Identity crime focus of March 4 workshop
The sad truth is that we’re all potential victims. It’s how you fight back that matters.
A Sanibel investigator on March 4 will lay out strategies for protecting islanders from identity theft, other crimes relating to the pilfering of personal information. David Watts’s workshop at the Sanibel library starts at 2 p.m. Identity theft is of particular importance in Sanibel and Captiva, as a large percent of victims have a higher net worth, statistics suggest.
The internet, social media and the internet are technologies “that are gifts in one hand, and will stab you in the back on the other,” said Watts, a former New Jersey patrolman turned private investigator. He lives seasonally in Captiva. He plans other workshops in Fort Myers.
Identity theft has surged like an unchecked plague in recent years. Crime survey figures tracked by the Bureau of Justice Statistics, for example, pegged the cost of identity theft at $25 billion in 2012. Burglary, car theft and property theft accounted for about half that number. Those are direct losses, and experts agree the figure has likely doubled in three years. Sanibel and Captiva were also targeted in 2014 by so-called granny scams, an avenue of identity theft. Callers want victims to send cash to bail a family member out of trouble or to pay medical bills. A Sanibel grandmother told island police that the callers even put a “doctor” on the phone to verify a grandson was injured and needed a medical deductible paid. The information was likely filtered from the internet. The islander, smelling trouble, ended the conversation, finding out quickly her grandson was at home.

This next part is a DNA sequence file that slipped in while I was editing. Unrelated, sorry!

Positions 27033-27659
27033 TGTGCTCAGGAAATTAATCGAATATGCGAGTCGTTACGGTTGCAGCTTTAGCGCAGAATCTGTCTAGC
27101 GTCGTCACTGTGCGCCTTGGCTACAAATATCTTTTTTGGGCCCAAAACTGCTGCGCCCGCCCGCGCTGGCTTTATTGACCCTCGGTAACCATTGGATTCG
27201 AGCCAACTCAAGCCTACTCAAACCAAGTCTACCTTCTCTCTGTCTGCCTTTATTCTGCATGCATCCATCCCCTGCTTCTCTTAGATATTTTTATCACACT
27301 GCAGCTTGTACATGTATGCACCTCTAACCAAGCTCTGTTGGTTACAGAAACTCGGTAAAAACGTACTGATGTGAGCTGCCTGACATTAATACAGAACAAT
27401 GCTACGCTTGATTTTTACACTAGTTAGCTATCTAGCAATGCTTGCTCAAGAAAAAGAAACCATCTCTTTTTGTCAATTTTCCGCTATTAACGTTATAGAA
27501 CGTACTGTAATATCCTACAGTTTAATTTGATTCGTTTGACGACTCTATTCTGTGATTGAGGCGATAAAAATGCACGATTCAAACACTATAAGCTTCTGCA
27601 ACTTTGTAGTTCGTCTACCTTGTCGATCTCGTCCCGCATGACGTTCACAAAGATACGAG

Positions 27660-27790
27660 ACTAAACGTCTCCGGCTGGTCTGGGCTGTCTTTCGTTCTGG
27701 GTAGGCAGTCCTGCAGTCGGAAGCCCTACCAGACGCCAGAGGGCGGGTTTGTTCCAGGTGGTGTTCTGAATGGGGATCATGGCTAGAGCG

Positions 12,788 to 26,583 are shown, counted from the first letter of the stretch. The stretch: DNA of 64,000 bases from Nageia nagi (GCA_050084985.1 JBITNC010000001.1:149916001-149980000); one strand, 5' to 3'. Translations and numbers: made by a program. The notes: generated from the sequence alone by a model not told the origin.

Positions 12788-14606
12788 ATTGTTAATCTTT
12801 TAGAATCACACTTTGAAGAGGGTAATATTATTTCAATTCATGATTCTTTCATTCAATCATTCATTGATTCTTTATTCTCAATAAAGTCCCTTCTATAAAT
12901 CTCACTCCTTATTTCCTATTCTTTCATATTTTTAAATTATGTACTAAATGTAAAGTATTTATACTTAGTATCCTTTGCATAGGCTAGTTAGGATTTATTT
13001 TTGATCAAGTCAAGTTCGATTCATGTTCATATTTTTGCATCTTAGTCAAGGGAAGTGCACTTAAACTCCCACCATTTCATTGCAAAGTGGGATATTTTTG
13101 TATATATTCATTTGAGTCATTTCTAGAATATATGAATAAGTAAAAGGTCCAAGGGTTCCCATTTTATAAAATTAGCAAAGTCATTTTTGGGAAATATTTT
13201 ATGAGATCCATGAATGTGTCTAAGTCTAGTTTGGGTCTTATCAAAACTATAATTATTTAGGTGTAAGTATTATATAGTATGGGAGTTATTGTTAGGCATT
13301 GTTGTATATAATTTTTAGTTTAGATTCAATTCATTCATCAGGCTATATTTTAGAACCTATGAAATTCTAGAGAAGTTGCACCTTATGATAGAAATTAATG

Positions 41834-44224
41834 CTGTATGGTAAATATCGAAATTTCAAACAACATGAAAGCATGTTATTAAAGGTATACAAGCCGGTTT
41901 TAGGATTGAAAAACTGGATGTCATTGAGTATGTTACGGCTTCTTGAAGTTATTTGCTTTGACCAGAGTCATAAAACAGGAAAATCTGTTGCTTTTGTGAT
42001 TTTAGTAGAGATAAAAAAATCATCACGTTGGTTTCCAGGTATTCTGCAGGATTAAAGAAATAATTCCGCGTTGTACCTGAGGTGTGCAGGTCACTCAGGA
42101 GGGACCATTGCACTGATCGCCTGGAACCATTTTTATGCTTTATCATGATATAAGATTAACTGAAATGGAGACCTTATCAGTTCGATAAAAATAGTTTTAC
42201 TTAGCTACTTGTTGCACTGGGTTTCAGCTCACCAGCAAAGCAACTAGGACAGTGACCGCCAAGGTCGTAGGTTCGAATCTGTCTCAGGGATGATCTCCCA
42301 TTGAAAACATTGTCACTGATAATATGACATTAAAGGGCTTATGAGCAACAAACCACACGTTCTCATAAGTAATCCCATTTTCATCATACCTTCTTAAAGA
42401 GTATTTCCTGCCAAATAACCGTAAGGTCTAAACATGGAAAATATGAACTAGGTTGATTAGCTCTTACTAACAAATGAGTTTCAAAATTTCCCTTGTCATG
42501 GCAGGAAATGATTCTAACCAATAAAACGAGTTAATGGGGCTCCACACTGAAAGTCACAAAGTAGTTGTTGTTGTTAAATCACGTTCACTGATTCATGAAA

The indirect nightmare of electronic plundering, of course, is incalculable, working to retrieve lost funds, shredded credit, the issues that come with good names turned to mush, Watts said.
While there’s little islanders can do to stop identity theft, there are warning signs, “behavioral” measures to limit data collection, said Watts, who will share strategies on March 4.
One easy tip he shares protects children. Newborns are issued a social security number, for instance, which criminals easily obtain. They can use the numbers to create driver licenses, credit cards, to apply for mortgages, any number of illegal enterprises, all for years before the child needs use of a social security number, he said.
Parents should issue a freeze or fraud alert of their child’s social security number with the three credit agencies, lifted when the child comes of age, he said.
“I don’t mean to scare anyone,” Watts said, “just to bring them out of the doldrums, to be aware this is serious and can happen any time.”